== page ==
Table 4 shows extreme positive and negative sentiments shown in green and red, respectively. Maine had the highest positive sentiment; however, Maine’s margin of victory was lowest among all states with extreme positive sentiment. California seemed the best stronghold for Joe Biden, since the positive sentiment was comparable to Maine. The margin of victory was highest among all states with extreme positive sentiment. Table 5 shows sentiments with extreme negative sentiments for Donald Trump. Despite having the highest negative sentiment, Illinois had the lowest margin of elections in all states with extremely negative sentiment. Table 6 shows extreme positive sentiments: Arkansas had the highest positive sentiment; however, the highest margin of victory was noticed in West Virginia. In most cases, the margin of victory and the sentiment coincided with each other.

4.5. Sentiment Analysis on Policy Matters

The sentiment analysis on policy matters was carried out in states where Trump and Biden won. The sentiment analysis on policy matters was based on keywords used by supporters; we used a predefined dictionary of keywords for each agenda or issue. This revealed which issues were discussed during elections while voting for a particular candidate. In Table 7, it can be seen that the top five issues for states won by Trump were the economy, coronavirus, Supreme Court appointments, foreign policy, and the health care system. On the other hand, the top five issues for states won by Biden were the economy, Supreme Court appointments, immigration policy, the health care system, and coronavirus, as shown in Table 8. Interestingly, the economy, coronavirus, Supreme Court appointments, and health care system are common for states won by both candidates. However, immigration policy is among the most discussed issues for Biden’s states, but it is not among the top five in Trump’s states. Nevertheless, the economy, Supreme Court appointments, health care system and coronavirus are the most discussed issues among both. Among these, Supreme Court appointments and coronavirus were newly emerging issues during these elections, while the economy, the health care system, immigration policy, and foreign policy are recurrent issues.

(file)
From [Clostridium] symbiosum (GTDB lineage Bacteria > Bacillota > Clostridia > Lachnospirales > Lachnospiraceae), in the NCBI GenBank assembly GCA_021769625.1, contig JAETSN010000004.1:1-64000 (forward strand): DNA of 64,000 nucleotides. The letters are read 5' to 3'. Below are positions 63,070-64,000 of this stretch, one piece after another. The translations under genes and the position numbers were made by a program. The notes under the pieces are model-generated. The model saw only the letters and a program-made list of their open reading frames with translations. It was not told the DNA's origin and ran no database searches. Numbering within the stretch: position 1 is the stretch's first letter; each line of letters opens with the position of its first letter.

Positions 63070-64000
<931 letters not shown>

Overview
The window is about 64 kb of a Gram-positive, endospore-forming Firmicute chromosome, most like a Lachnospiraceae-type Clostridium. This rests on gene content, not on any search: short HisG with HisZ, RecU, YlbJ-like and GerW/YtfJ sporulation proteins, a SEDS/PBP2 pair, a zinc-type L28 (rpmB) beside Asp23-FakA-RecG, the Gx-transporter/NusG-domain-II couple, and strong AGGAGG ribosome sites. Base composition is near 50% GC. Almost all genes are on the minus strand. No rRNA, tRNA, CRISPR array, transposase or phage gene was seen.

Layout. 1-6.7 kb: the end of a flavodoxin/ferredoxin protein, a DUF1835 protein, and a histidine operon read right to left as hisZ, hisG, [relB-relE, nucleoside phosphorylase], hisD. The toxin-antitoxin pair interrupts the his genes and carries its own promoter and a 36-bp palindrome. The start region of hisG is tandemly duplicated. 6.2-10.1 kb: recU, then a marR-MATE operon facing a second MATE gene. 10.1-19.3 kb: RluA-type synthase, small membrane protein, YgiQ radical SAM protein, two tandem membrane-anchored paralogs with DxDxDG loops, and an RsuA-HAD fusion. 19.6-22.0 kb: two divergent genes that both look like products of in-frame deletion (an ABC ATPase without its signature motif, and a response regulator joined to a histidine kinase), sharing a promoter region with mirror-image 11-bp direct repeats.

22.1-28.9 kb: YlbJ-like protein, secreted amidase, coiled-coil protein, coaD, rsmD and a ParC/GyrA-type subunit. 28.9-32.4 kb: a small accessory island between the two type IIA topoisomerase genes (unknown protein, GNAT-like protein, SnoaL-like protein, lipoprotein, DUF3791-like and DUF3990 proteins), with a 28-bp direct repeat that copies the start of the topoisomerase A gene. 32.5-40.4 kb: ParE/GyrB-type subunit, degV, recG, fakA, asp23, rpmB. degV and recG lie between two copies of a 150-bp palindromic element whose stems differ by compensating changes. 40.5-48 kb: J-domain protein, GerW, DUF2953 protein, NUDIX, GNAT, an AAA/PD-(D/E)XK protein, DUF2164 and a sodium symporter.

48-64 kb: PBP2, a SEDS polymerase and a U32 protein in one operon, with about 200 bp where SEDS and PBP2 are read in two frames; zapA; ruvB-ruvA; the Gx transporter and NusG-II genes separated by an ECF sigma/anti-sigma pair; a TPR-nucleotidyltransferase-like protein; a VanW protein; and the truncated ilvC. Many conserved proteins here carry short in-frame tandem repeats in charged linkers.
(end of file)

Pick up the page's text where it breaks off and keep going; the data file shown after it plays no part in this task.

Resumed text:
4.6. Accuracy and Performance Evaluation

We chose thirty thousand tweets to create a training and testing dataset. LIWC was employed to label this dataset, followed by manual inspection. Two thousand tweets were discarded to create a balanced dataset of equally positive and negative class labels, yielding a labeled dataset of twenty-eight thousand tweets. This dataset was partitioned into a 60% training and 40% testing dataset. After training the Naive Bayes classifier, the system was tested over the 40% testing dataset. The confusion matrix for the tested test set of tweets and the results are shown in Table 9. Based on the confusion matrix, the results show the accuracy of 94.58%, with the precision of 93.19% and F1 score of 94.81%, also shown in Table 10. It should be noticed that in Table 10, true positive (TP) stands for the actual class being positive and predicted class being positive, and false negative (FN) stands for the actual class being positive while the predicted class is negative. Moreover, false positive (FP) dnotes that the actual class is negative while the predicted class is negative. Finally, for true negative (TN), the actual class is negative while the predicted class is negative.